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IDENTIFYING CONDITION

CONDUCIVE TO ACCIDENT

Jellyn Base
Shirly Gumawi
Allan Paul Palugod
Jose Rustom Patata
Bhejay Piojo
Content
• Definition
• Conducing to accident
• Controlling and Preventing
• Risk Assessment
• Step Assess the Risk of workplace
• Identify Electrical Hazard
• Electrical Safety Work
• Other non Electrical Work (prone in accident)
Definition
Accidents - are defined as undesired events that result in injuries,
fatalities, loss of production or damage to property and
assets.
Incidents - is an unplanned event that adversely affects completion
of a task.
Hazard- is anything with the potential to cause damage to people,
environment, property, plant and equipment.
Safety- the condition of being protected form or unlikely to cause
danger, risk, or injury.
CONDITIONS CONDUCING TO ACCIDENTS

FIGURE 1. UNSAFE ACTS


CONDITIONS CONDUCING TO ACCIDENTS

FIGURE 2. UNSAFE CONDITIONS


CONDITIONS CONDUCING TO ACCIDENTS

Some factors contributing to accidents:


• Unsafe Act
the human action that departs from a standard job
procedure or safe practice, safety regulations or instructions.

Examples:
o Operating equipment w/out authority.
o Removing of safety devices
o Using defective equipment
o Horseplay
o Working while under the influence of alcohol and drugs
o Using improper PPEs and using PPEs improperly
o Failure to understand instruction

• Unsafe condition
The physical or chemical property of a material, machine
or the environment which could result in injury to a person,
damage or destruction to property or other forms of losses.
Example:
o Wet slippery floors
o Poor storing of combustible materials
o Unstable stacking of materials
CONTROLLING UNSAFE ACTS
• Explanation of ultimate consequences
• Active encouragement of involvement in:
o Risk assessment
o Safe system of work
• Provision of training

CONTROLLING UNSAFE CONDITIONS


• Administrative control:
o Safe work practices
o Sign and signage
o Training
• Personal Protective Equipment (PPE)
Some conditions contributing to electrical accidents:

• Old wiring
• Electric cords that run under carpeting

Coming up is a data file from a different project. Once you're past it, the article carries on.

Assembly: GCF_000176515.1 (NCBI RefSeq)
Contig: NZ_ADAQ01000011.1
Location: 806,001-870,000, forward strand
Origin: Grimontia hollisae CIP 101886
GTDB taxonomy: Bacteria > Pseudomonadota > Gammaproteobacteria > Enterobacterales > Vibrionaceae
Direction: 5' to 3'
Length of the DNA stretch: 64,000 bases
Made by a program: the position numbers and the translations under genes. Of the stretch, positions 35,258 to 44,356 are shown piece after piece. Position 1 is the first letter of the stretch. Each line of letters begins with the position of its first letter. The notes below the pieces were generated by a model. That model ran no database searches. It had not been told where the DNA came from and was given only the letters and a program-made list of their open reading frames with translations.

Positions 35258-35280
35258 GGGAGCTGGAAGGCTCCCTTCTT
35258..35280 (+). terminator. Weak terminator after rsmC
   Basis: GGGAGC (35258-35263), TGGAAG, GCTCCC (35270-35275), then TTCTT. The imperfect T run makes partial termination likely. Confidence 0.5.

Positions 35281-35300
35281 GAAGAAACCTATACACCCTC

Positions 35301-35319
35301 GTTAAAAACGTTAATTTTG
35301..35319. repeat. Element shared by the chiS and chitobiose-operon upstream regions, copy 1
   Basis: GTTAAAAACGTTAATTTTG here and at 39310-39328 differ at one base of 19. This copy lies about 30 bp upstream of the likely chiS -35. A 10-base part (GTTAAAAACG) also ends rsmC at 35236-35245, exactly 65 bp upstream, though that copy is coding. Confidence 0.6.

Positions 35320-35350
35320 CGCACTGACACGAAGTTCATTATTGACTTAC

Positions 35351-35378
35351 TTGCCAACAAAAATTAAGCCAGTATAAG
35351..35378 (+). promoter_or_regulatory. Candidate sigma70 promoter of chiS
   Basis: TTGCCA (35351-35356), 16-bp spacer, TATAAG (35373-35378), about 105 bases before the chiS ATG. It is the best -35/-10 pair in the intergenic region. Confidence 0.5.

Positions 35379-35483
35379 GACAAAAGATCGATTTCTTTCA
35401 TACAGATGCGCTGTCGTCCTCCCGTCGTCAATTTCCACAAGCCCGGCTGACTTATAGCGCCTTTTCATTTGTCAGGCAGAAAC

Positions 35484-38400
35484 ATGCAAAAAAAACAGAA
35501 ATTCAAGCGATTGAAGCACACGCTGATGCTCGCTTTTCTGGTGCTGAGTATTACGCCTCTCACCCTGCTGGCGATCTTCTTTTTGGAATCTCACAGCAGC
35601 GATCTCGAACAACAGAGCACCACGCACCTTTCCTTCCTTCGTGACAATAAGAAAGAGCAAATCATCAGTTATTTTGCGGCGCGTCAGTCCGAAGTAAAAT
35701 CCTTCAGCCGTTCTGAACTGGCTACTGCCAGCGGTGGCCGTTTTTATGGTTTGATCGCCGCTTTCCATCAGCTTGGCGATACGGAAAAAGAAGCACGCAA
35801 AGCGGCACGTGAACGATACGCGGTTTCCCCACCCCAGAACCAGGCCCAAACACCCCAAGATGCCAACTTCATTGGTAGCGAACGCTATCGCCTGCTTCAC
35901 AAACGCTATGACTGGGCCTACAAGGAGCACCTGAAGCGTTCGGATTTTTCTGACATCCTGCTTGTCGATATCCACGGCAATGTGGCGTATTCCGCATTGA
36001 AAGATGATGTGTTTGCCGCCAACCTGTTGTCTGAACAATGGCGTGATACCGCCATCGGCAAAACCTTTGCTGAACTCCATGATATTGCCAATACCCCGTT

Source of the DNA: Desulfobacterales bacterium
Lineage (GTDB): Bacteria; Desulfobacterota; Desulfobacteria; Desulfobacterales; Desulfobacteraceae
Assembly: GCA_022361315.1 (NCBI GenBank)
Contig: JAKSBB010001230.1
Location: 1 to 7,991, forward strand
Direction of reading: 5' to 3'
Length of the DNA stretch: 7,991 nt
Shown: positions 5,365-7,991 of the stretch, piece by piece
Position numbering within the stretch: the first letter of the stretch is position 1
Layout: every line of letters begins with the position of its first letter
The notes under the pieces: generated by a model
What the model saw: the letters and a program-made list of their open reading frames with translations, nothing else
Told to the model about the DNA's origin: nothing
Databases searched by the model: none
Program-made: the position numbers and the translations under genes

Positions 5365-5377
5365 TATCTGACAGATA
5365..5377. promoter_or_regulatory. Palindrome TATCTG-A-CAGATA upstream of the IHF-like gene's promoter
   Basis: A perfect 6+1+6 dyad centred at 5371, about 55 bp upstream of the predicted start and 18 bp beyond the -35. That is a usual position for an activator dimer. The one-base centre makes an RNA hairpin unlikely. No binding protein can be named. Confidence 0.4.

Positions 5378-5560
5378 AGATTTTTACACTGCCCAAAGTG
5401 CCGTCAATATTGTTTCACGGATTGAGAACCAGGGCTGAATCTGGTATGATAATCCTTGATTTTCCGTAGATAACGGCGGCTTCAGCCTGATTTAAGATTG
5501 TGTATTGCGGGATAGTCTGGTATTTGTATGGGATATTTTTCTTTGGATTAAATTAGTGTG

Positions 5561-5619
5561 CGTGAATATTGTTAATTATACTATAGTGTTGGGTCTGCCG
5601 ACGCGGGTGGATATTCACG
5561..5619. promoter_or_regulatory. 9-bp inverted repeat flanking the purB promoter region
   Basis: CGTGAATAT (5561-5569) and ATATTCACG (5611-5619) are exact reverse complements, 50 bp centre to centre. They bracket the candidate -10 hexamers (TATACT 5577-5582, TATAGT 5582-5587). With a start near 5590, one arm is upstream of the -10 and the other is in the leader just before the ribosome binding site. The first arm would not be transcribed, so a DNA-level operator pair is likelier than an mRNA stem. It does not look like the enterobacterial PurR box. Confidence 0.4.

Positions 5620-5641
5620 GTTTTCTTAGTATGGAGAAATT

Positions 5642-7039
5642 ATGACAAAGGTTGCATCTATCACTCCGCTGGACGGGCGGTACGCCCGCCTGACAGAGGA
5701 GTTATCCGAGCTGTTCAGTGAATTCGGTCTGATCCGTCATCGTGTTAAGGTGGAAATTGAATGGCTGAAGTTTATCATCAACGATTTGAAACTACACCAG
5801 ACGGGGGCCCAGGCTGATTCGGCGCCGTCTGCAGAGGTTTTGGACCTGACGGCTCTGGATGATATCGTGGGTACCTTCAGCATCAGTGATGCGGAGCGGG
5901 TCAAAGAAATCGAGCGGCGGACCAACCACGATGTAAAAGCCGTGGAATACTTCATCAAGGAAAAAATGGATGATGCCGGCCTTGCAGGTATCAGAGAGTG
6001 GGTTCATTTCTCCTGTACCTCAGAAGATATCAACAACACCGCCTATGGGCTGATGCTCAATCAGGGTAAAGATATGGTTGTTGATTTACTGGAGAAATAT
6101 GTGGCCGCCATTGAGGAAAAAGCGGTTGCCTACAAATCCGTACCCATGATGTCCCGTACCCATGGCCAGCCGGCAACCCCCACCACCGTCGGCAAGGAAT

• Flammable materials left near exposed electrical wiring
in the workplace.
• Loose connectors
• Poor wiring: substandard wiring can lead to electrical
fires and electrical shock.
• Lack of preventive devices such as ground floor
PREVENTION TO SOME CAUSES OF ELECTRICAL ACCIDENTS

• Replacing old and damage wiring


• Hiring a qualified electrician
• Not overloading outlets
• Not using frayed or damaged electric cords
• Using the proper wattage light bulbs in light fixtures.
• Installing ground fault circuit interrupters.
Risk assessment
• It is term used to described the overall process
or method where you :
– Identify hazards And risk factor that have the
potential to cause harm
– Analyze and evaluate the risk associated with that
hazard
– Determine appropriate ways to eliminate the
hazard, or control the risk when the hazard cannot
be elliminate
Why it is important
• Risk assessment are very important as they form an integral part
of an occupational health and safety management plan
– Create awareness of hazards and risk
– Identify who may be at risk
– Determine whether a control program is required for particular hazard
– Determine the existing control measures are adequate
– Prevent injuries and illness
– Prioritize hazards and control measures
Steps to assess the risk in Workplace
1. Identify the hazards
one of the most important aspects of your risk
assessment is accurately identifying the potential
Hazards in workplace.
2. Decide who might be harmed and how
think how employees might be harm. Ask your
employees what they think the hazards are, as they
may notice things that are not obvious to you and may
have some good ideas how to control.
3. Evaluate the Risk – Having identified the hazards, you
then have to decide how likely it is that harm occur in the
level of risk and what to do about it.
Some practical steps you could take include
• Trying a less risky option
• Preventing access to the hazards
• Organizing work to reduce the exposure to the hazards
• Issuing protective equipment
• Providing welfare facilities such as first aid washing facilities
• Involving and consulting worker.
4. Record your significant findings – Make a record of
your significant findings the hazards how people
might be harmed by them and what you have in place
to control the risks.
5. Review your risk assessment and the update if
necessary – Few workplaces stay same .Sooner or
later it will bring in new equipment substance and
procedure that could lead to new hazards. So it
makes sense to review what you are doing on an
ongoing basis
STEP AND TOUCH POTENTIAL
STEP POTENTIAL
– During a ground fault, current flows through the
grounding system to a ground rod or some type of
system ground (steel structure, guy wire) seeking
a return to its source.
Touch Potential
• Touch potential is a problem similar to step potential
• It involves a fault current flow in the earth
establishing a potential difference between the earth